In the exhibition On the Way, Karin Bruckner presents two new monoprints that straddle the lines between printmaking, drawing, painting, and collage. Printmaking became a focus in Bruckner’s work in 2006; she found the medium a congenial way of creating art given her professional background in architecture. Its unique combination of creative flow and process requires a structured, sequenced way of thinking in layers, shapes, and colors not unlike architectural plans. Over the years, constant experimentation propelled Bruckner’s monoprints into a painterly direction, incorporating paper lithography, etching, collagraph, chine collé, and viscosity techniques to achieve complexly layered visual landscapes of considerable depth.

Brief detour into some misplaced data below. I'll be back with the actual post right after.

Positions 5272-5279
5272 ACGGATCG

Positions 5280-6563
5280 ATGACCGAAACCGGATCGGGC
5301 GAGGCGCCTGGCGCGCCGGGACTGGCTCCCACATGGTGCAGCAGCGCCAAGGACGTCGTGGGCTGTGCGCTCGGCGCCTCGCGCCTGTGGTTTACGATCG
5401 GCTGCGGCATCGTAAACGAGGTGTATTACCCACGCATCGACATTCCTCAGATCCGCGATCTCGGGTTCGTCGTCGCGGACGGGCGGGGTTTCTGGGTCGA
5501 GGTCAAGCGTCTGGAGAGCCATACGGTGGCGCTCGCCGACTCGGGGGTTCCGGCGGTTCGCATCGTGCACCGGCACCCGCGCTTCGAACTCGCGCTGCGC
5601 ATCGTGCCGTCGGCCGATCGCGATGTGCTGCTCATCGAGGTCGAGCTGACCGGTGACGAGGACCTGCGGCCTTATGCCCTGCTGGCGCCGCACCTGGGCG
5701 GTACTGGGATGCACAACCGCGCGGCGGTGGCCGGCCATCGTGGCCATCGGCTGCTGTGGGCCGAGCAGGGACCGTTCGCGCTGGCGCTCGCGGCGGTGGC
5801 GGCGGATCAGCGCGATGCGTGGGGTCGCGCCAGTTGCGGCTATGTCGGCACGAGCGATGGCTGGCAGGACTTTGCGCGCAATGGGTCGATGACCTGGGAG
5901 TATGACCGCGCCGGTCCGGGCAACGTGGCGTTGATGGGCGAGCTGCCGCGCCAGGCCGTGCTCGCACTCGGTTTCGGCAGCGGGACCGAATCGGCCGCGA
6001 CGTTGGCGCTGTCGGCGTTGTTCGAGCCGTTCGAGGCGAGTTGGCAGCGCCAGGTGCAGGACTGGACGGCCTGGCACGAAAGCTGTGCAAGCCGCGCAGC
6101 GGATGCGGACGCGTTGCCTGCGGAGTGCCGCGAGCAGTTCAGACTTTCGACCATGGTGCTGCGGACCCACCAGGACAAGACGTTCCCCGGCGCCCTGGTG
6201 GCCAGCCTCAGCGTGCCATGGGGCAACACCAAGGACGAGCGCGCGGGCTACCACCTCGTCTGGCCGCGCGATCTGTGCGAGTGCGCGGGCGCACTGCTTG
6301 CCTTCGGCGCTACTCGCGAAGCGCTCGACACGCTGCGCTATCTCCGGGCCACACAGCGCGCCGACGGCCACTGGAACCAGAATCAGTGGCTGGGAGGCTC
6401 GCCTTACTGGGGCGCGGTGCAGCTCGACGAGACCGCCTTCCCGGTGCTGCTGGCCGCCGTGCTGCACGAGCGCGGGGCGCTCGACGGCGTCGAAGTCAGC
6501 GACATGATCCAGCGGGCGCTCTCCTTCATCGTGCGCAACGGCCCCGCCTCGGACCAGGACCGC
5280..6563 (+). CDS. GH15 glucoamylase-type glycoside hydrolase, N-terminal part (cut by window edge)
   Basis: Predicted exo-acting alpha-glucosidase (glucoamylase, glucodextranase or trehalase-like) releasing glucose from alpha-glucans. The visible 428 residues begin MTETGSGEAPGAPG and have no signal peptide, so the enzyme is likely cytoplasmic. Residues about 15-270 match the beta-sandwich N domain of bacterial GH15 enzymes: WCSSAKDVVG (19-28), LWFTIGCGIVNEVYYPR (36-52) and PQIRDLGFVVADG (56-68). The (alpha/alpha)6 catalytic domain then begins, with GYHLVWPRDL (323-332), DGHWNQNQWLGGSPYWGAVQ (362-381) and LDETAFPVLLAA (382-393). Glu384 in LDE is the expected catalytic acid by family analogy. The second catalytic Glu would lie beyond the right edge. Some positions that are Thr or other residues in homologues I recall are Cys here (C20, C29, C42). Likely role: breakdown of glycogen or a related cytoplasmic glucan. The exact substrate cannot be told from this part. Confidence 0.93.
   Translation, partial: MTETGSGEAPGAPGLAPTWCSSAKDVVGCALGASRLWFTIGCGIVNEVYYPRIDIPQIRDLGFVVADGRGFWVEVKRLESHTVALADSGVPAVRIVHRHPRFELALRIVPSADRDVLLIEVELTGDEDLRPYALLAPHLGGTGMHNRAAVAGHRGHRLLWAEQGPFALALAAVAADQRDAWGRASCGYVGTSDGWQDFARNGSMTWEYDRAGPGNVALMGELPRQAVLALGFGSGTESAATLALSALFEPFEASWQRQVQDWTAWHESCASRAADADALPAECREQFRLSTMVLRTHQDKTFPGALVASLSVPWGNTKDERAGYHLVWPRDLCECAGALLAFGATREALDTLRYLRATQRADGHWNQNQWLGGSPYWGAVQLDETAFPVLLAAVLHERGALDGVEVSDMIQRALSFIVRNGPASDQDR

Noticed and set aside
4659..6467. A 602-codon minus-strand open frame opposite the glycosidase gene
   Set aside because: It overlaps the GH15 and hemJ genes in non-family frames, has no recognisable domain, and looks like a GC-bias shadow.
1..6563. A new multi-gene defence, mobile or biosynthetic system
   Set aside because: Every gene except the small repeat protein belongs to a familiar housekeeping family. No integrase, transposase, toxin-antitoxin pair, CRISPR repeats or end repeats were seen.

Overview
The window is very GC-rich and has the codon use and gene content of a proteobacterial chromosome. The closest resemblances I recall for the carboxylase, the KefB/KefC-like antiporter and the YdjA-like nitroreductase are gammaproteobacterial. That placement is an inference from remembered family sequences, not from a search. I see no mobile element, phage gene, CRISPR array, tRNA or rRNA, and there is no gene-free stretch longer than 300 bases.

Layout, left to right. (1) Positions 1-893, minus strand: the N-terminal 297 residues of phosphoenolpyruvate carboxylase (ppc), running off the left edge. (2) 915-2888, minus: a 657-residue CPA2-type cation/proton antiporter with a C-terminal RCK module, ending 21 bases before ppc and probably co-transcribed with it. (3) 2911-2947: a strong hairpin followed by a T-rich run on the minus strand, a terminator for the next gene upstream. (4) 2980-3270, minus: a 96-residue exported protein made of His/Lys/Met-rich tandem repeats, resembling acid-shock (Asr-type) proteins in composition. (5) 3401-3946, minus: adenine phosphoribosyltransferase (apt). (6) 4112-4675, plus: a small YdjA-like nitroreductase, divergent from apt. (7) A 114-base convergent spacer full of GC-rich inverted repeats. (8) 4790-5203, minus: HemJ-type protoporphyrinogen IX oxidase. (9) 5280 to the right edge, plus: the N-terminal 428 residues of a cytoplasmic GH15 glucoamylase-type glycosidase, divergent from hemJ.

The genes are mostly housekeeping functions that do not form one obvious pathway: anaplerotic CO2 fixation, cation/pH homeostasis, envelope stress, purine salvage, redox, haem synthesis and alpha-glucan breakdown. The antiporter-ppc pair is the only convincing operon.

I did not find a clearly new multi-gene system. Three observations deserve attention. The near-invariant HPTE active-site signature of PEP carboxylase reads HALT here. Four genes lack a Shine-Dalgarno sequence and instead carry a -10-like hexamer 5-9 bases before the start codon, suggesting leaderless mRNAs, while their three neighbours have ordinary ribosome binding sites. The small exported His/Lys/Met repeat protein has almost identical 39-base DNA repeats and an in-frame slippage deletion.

In her first exhibition with Carter Burden Gallery, Judy Richardson presents sculptures that are built, assembled, and cast with familiar materials like wood, wire, metal, wax, and cloth. Her work is composed of elements that speak of the wonders of the everyday and depicts her interest in objects that have been used by people. Taking objects apart, keeping the most emblematic detail of those objects, using those parts as raw material, and reconstructing them into something new is how Richardson creates pieces that take on a theatrical, prop-like character that have their own narrative. The works become statements about political situations, emotional forces, and human follies and obsessions. Richardson states, “I work with urgency and humor, and feel that the intensity of our lives is shown in the things we make because we have to and need to make them. I believe in the mark of the human hand, and the beauty of human error.”